You are here
China’s manufacturing to take a leap
When we think about manufacturing in China, what immediately comes to mind are household names like Flextronics, Philips, Honeywell, Foxconn and Shanghai Volkswagen.
Newspaper headlines and reports by economists and consultants all point to the populous nation’s redeeming qualities. These qualities lend to China’s strong platform for manufacturing exports including a robust supply base and well honed engineering and technical skills.
However, we observe a mini revolution underway in Chinese manufacturing with typically smaller manufacturers dealing with hi-tech products or specialised chemicals leading the way with fast-moving innovation. It’s exactly this kind of innovation that is needed to keep China’s manufacturing competitive and it’s this similar kind of ‘corporate spirit’ that is attracting increasingly more people into smaller firms.
More room for opportunities
There will also be wider pathways for new entrants into the manufacturing industry. In some instances, workers with niche bespoke skills will desire joining companies with specific R&D programmes so this is a challenge to the traditional route. However, mostly, workers will be considering suitability of job scope, company prospects, world-class performance and investment plans, salaries and career progression, all of which make the bigger companies a more viable and attractive destination.
Mostly, workers will be considering suitability of job scope, company prospects, world-class performance and investment plans, salaries and career progression, all of which make the bigger companies a more viable and attractive destination.
The perception of stability has become speculative and highly subjective. Some high-profile, renowned MNCs have closed their operations and have chosen to exit China as they seek a lower cost base. This movement has alienated potential workers who see these companies as purely cost-driven and not focused on quality research. Smaller Chinese manufacturing firms with core competitiveness tend to attract top talents and they can provide more resources to these individuals as there is greater freedom to set the agenda in a less structured, smaller organisation.
China remains a manufacturing hub
Attracting talent is not thought to be a major problem as China still appeals to many as a major manufacturing hub. There are however Chinese citizens enthusiastic about opportunities to work and travel abroad, but at this stage of the industry, this group will not be in such volumes as to cause issues with finding talent to fill mainstream manufacturing roles.
Culturally, contract roles in manufacturing are not commonplace but if positioned as a ‘project role’ and marketed appropriately, these positions may become more sought after.
Compare this with Western economies, such as that of the UK, where the issue of attraction and retention of talent needs addressing. In the past, many manufacturing professionals in the UK became concerned after a number of years in their roles with the apparent lack of direction and momentum forward in their positions.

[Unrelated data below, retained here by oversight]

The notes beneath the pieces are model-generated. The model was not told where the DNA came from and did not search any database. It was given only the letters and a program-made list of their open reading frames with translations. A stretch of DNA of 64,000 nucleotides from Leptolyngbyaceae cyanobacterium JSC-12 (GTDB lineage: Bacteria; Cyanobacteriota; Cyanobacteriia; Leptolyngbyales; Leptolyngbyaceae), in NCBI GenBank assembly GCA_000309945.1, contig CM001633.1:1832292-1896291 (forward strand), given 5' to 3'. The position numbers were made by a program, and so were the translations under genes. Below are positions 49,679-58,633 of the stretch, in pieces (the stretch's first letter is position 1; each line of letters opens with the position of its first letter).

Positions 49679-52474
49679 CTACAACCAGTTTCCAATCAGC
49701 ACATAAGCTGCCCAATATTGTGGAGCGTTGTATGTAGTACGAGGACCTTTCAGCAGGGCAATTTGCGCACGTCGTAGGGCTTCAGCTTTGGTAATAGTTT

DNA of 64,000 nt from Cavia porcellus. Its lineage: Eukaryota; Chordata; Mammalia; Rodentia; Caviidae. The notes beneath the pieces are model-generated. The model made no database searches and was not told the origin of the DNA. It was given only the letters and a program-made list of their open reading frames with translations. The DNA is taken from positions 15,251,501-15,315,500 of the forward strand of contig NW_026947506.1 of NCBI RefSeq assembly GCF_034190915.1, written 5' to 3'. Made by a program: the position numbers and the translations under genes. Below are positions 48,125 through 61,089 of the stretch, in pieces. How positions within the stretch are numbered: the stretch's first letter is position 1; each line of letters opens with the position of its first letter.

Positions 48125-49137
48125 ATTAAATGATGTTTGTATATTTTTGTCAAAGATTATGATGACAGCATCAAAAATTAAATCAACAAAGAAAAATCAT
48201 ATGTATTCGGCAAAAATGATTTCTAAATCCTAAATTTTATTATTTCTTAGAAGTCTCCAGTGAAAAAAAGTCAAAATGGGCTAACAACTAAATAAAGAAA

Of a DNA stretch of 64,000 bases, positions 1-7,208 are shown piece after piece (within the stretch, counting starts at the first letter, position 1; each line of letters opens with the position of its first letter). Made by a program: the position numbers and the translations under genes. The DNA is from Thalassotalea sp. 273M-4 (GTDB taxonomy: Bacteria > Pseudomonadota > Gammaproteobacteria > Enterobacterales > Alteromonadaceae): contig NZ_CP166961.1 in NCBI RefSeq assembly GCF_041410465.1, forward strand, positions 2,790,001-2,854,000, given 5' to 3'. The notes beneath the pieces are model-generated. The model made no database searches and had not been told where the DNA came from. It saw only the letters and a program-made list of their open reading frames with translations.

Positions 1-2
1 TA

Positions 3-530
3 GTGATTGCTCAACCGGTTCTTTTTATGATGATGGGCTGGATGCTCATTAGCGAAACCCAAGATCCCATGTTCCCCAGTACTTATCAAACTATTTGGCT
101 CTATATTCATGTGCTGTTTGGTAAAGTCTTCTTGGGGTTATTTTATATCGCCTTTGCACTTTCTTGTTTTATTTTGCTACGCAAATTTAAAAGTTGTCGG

This perceived loss of opportunity has resulted in many professionals leaving bigger firms to either take on contract or project roles or to take up job opportunities overseas.
Why is it that they haven’t considered smaller firms within the UK? It’s fair to say that many SMEs in the UK haven’t been great at self-promotion in the past but they do actually hold the key to both incubating new talent and maximising existing talent.
The next spurt of growth
In China, numerous skilled candidates look forward to having opportunities to join an international firm and are attitudinally and physically mobile. However, that may change as what is considered ‘new and exciting’ may gradually become ‘normal’, which is likely to spark interest in the growing force of more R&D focused SMEs locally. Considering China’s massive population, the labour-intensive manufacturing sector will continue to be a critical industry pillar for a number of years and will form the majority of the business for unskilled manufacturing.
China’s manufacturing will see a boost that will push it into the next era of growth. It will see wider global recognition of its home-grown talent through more visible brand-name exports, a more discerning urban population and the continued development of the country’s high-speed infrastructure and industrial capacity. These areas will help China to be an admired and competitive location for manufacturers across the globe.
Top skills to succeed
Strong technical, commercial and interpersonal skills are essential. It is no longer about being good at working with the machinery. It is about being able to connect with all the touchpoints of the manufacturing processes: looking at the ‘big 3’. These include human capital as well as production lines and how that drives the commercial results. If you understand the intertwined relationship of the manufacturing trinity you can drive quality and productivity improvements which will lead to a successful manufacturing career.
If you can harness the passion of your teams and motivate them to adopt a fresher, collaborative approach to the working day you will achieve more. With this, both output and quality increase, fail rates decline, productivity is boosted, innovation thrives and profits increase. Manage this against the political climate for the environmental climate as well as the emergence of cutting edge technologies (e.g. 3D printing) and you have yourself a track record of success to launch your manufacturing career.